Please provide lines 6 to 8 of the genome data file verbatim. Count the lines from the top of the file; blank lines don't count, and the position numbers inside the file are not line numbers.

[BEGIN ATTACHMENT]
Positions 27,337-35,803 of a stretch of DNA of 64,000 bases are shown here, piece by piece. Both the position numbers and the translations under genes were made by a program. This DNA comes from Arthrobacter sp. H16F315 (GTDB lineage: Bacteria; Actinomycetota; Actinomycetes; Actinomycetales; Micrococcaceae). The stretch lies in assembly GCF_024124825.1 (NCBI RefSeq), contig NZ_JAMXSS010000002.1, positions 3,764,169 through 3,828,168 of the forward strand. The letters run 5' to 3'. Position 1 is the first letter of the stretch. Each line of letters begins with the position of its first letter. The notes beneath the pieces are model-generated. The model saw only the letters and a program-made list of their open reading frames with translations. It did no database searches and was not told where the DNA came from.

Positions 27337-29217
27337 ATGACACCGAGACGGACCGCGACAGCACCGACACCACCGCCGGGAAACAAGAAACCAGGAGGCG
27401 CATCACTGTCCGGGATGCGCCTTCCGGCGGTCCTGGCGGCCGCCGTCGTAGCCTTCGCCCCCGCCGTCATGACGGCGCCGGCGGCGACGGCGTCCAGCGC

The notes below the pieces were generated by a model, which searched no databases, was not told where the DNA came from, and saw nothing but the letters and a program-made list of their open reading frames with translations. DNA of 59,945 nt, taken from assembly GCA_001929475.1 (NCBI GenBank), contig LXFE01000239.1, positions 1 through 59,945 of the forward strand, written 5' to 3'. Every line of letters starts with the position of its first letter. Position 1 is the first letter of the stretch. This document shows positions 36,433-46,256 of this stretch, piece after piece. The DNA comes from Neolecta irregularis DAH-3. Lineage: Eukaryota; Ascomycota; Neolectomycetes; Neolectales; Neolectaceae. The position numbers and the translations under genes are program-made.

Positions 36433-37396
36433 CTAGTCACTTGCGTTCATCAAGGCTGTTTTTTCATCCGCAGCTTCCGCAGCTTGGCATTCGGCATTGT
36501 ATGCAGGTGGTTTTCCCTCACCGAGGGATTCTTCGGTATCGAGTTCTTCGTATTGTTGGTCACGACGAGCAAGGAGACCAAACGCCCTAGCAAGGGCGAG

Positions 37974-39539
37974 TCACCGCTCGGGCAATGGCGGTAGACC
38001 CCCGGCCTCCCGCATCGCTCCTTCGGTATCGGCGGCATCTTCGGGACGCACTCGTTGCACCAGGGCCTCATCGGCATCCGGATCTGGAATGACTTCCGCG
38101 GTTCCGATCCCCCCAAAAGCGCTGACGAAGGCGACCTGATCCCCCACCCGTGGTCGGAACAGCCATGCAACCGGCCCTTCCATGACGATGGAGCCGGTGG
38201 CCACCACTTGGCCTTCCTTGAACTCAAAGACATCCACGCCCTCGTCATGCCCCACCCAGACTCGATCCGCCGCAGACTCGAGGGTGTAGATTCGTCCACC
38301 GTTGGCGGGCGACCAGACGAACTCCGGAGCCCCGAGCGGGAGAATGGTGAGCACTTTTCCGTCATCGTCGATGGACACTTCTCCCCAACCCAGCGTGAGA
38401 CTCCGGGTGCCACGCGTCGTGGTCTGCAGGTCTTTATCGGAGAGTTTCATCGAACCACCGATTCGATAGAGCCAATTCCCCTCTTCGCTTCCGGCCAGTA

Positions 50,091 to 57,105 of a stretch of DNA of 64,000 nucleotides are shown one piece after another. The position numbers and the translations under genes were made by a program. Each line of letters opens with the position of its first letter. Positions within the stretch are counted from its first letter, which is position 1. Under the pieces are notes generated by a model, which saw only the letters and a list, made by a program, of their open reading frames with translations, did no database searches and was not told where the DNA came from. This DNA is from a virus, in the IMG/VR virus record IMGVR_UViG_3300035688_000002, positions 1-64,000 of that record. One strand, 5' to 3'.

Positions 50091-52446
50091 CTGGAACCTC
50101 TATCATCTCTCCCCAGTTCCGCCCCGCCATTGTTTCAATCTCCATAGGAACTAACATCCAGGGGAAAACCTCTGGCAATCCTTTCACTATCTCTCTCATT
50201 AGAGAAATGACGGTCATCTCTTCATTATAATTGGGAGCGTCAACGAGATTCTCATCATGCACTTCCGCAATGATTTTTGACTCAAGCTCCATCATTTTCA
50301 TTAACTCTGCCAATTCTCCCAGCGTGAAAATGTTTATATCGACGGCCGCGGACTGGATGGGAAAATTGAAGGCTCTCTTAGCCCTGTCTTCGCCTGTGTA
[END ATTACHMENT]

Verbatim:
Positions 36433-37396
36433 CTAGTCACTTGCGTTCATCAAGGCTGTTTTTTCATCCGCAGCTTCCGCAGCTTGGCATTCGGCATTGT
36501 ATGCAGGTGGTTTTCCCTCACCGAGGGATTCTTCGGTATCGAGTTCTTCGTATTGTTGGTCACGACGAGCAAGGAGACCAAACGCCCTAGCAAGGGCGAG